Sketch of a family evicted from their home during the potato famine in Ireland.
Sketch of a family evicted from their home during the potato famine in Ireland. | Source

Irish Parliamentary Party

By the 1880s, the nationalist Irish Parliamentary Party had 80 MPs sitting in Westminster. The charismatic politician and party leader Charles Stewart Parnell played a great part in raising the profile of Irish home rule in Ireland and the UK and received immense American support. Gladstone's government attempted to pass a bill for home rule for Ireland in 1886. The first bill was defeated. A second bill in 1893 was passed by the House of Commons but rejected by the House of Lords. Further attempts followed until the outbreak of World War I when home rule discussions were put on hold. This factor led to an uprising in Easter 1916 and subsequent Irish war of independence. The aftermath of the Easter Rising led to the partition of Ireland and a limited self government.

Easter Uprising, 1916

The roots of the Easter Uprising lay in the nationalism that had swept Ireland from the 1890s onwards. A revolutionary group called the Irish Republican Brotherhood masterminded the uprising during the First World War, aided by an Irish American group called Clan na Gael. The revolution was planned for Easter Week 1916 and German support was enlisted. The rebellion was put down after only six days of fighting but it highlighted the growth in Irish support for physical activity in a move to obtain Irish rule.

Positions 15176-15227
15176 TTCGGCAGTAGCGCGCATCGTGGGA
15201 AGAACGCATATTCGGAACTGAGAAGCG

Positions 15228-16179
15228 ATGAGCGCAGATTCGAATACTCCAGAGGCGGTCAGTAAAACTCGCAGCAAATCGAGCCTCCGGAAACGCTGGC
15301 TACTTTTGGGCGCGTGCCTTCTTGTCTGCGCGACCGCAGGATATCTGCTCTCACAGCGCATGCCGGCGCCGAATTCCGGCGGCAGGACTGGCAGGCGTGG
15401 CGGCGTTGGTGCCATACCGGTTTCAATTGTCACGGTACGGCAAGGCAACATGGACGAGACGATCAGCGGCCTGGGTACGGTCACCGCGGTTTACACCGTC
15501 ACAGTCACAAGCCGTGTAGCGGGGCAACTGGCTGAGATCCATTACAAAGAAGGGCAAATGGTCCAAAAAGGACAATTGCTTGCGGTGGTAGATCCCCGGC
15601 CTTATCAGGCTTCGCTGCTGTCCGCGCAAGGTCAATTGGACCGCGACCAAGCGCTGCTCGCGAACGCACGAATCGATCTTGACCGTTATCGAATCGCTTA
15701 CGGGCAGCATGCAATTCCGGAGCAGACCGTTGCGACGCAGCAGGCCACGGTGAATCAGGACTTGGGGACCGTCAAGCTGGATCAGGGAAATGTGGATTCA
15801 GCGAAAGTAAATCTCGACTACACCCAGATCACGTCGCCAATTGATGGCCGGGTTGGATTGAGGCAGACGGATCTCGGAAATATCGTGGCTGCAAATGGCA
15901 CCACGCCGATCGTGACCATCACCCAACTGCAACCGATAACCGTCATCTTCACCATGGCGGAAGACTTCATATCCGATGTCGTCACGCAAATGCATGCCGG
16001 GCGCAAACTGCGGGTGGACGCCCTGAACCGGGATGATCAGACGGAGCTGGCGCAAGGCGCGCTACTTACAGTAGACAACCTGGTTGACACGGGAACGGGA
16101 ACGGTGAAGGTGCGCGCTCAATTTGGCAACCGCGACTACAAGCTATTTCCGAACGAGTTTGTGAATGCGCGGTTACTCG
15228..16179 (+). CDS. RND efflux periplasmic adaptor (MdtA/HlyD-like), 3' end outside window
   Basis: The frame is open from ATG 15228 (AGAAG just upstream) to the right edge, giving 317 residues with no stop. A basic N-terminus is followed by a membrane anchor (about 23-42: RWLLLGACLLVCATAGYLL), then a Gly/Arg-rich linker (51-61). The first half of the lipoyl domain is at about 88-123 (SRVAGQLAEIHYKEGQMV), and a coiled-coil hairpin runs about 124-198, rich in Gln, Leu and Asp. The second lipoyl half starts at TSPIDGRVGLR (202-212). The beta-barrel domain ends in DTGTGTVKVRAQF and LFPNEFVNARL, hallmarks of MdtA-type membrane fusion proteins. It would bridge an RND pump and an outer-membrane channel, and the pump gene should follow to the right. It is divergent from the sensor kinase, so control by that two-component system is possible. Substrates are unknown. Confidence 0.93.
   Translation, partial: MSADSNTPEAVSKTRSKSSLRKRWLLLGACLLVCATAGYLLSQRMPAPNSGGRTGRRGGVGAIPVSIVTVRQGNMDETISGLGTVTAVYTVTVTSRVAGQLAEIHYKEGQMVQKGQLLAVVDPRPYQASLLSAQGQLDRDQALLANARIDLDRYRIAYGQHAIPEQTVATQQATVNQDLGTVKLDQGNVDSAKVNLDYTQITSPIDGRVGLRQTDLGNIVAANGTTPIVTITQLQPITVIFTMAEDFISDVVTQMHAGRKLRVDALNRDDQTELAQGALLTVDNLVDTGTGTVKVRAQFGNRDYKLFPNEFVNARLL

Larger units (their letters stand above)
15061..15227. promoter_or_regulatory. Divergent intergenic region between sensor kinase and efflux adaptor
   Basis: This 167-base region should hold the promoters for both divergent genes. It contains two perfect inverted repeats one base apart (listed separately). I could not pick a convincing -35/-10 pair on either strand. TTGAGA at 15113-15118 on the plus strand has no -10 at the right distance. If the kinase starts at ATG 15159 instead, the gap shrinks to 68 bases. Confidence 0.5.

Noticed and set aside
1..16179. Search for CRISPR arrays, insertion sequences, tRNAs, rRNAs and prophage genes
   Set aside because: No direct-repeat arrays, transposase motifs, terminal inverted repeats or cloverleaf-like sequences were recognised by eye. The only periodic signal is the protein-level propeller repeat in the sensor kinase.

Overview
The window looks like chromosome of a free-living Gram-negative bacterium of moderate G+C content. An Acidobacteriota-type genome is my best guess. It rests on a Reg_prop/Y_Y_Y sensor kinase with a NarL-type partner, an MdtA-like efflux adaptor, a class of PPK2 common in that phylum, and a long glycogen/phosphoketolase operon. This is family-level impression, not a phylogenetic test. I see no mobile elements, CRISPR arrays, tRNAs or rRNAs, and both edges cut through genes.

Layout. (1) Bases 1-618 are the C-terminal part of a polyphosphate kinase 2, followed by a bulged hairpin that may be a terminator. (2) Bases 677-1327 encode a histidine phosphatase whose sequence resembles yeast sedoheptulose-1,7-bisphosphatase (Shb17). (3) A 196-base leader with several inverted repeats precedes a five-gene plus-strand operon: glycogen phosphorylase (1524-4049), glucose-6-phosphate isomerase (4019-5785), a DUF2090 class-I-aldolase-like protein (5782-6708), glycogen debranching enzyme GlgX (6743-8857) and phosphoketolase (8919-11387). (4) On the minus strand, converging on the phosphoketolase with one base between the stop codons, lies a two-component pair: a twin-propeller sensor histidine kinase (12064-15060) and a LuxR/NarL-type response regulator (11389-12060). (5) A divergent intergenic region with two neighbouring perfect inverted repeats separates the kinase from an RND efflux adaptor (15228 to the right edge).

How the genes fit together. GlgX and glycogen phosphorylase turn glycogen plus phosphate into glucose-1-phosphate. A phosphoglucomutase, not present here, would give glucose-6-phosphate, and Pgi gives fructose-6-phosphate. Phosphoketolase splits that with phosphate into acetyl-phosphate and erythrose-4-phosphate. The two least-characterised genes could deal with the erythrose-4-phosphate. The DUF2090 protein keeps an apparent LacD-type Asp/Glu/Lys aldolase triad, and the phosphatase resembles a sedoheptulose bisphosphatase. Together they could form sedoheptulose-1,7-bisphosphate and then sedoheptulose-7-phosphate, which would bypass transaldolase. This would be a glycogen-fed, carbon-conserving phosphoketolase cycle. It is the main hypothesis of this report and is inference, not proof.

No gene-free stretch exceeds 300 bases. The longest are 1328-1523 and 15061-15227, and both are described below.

After the Uprising

In 1920 the British government tried to solve the problems in Ireland by partitioning the country and giving it limited self government. This did not satisfy Irish nationalists. The Irish Republican Army (IRA) became a growing physical force wielding a campaign of violence against the British police forces. By June 1920 55 policemen had been killed and 16 barracks destroyed. The British reaction was to arm police more heavily and recruit larger numbers of men into what effectively became an Irish army, nicknamed the 'Black and Tans'. Further violence ensued and reprisal attacks were carried out.

In 1920 the Government of Ireland Act was passed and Ireland had two governments with limited powers, one in Belfast ruling the six north-eastern counties and the other in Dublin ruling the remainder of the country. The solution preferred by the Irish nationalists was a united Ireland to be ruled independently. This was not to happen, the British government were insistent that Ireland remain within the British Empire. The troubles within the partitioned Ireland were consigned to continue throughout the 20th century.

Further Resources

Some of the references used as sources for this article include:

BBC History - Turning Ireland English

BBC History - Overview: Victorian Britain

Princeton University - Easter Rising

History Learning Site - The 1916 Easter Rising

BBC History - The Irish Famine

© 2013 Dawn Denmar